Although the following leadership positions can enhance teachers' professional self-worth, these roles are equally significant to you: Moreover, these roles can be vehicles for grooming future leaders. Aside from becoming a department chair, counselor, or administrator, a teacher has very little opportunity for career advancement within a school building.

Not only can the leadership possibilities below benefit a school or a program, they can also spark interest in pursuing a position at the central office or collegiate level, where teachers can have an even greater influence on education. This leadership position is often further broken down by content area or instructional concerns. Through horizontal alignment, the subject area specialist coordinates curriculum across the grade level, providing instructional leadership and support to teachers of a common subject.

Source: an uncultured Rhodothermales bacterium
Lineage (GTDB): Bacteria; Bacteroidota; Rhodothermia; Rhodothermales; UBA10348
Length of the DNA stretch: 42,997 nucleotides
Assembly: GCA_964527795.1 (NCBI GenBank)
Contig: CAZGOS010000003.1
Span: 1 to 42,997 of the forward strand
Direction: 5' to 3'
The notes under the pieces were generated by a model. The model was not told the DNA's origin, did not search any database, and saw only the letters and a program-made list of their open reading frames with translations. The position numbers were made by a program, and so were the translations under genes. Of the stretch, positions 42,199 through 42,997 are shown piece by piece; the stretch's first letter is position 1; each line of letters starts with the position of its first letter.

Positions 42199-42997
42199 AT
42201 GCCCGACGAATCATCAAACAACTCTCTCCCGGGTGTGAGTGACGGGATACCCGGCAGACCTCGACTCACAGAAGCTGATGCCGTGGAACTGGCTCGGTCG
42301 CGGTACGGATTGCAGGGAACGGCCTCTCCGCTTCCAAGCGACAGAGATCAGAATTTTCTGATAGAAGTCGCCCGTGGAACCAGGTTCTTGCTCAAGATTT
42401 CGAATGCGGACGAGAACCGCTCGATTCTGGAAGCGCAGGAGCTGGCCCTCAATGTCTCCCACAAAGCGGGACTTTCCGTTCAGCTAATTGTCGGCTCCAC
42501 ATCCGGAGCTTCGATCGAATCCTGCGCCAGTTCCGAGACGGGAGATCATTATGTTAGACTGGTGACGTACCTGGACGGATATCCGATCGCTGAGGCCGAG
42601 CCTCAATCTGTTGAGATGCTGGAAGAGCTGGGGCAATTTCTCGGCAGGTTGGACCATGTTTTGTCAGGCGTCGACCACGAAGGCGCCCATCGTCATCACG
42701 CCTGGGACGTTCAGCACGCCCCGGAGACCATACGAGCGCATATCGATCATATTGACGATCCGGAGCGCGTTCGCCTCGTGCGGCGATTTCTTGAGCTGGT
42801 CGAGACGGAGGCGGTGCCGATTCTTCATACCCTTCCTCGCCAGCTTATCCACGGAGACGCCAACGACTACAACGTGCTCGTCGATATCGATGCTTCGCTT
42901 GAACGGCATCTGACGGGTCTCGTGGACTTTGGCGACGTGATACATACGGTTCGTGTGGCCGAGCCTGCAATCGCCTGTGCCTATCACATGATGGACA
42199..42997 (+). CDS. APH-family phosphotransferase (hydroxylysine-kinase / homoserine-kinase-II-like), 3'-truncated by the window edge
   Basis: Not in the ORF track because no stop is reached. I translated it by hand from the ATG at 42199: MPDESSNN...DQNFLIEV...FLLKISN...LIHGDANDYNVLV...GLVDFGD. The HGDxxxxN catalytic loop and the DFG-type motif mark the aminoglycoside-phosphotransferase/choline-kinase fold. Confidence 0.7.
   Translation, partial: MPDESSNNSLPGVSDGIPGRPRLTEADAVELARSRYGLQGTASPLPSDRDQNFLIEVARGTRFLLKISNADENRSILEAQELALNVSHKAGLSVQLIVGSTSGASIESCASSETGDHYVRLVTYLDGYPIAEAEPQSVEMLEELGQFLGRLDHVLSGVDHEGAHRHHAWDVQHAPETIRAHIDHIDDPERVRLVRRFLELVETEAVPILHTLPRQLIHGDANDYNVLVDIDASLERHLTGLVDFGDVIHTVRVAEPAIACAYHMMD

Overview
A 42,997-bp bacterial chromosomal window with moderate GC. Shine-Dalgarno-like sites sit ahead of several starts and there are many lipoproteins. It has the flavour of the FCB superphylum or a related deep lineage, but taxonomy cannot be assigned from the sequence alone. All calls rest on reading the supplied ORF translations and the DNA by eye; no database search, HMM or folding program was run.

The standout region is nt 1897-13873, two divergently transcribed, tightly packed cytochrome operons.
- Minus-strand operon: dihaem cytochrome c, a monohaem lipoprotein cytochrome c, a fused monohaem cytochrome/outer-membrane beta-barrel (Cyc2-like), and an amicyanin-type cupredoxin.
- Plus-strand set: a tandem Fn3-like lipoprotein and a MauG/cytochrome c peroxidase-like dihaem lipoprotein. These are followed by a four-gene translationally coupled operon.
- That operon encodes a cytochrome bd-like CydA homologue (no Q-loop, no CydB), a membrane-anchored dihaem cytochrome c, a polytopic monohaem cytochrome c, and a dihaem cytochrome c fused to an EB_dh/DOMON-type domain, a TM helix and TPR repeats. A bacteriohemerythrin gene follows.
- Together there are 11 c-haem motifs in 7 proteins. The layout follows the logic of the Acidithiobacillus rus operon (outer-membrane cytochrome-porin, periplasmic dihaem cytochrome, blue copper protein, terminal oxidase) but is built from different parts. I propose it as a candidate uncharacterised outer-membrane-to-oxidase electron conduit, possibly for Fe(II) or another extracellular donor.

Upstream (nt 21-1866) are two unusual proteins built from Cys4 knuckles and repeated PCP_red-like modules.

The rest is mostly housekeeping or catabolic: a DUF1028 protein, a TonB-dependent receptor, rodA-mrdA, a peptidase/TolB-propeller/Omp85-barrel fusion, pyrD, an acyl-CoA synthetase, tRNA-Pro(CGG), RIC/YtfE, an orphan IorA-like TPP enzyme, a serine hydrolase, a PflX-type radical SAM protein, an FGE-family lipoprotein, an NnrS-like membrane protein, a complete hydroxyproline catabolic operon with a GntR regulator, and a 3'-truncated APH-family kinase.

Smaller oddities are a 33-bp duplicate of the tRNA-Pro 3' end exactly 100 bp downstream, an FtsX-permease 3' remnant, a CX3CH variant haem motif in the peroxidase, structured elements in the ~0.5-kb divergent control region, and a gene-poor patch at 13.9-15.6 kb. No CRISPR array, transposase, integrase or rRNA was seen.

For instance, the subject leader might call a meeting to discuss why some 6th graders are having more success than others in comprehending photosynthesis, and which strategies have been effective in conveying the concept. Monitoring the instruction and assessments of the teachers on the grade level is paramount since every student in each subject area is expected to possess the same set of skills and body of knowledge at the end of the year.

These leaders initiate curriculum mapping and scrutinize the assessments used. Analyzing data also plays a large role in improving student achievement, so leaders should be aware of the most recent data about the team and its progress toward certain benchmarks.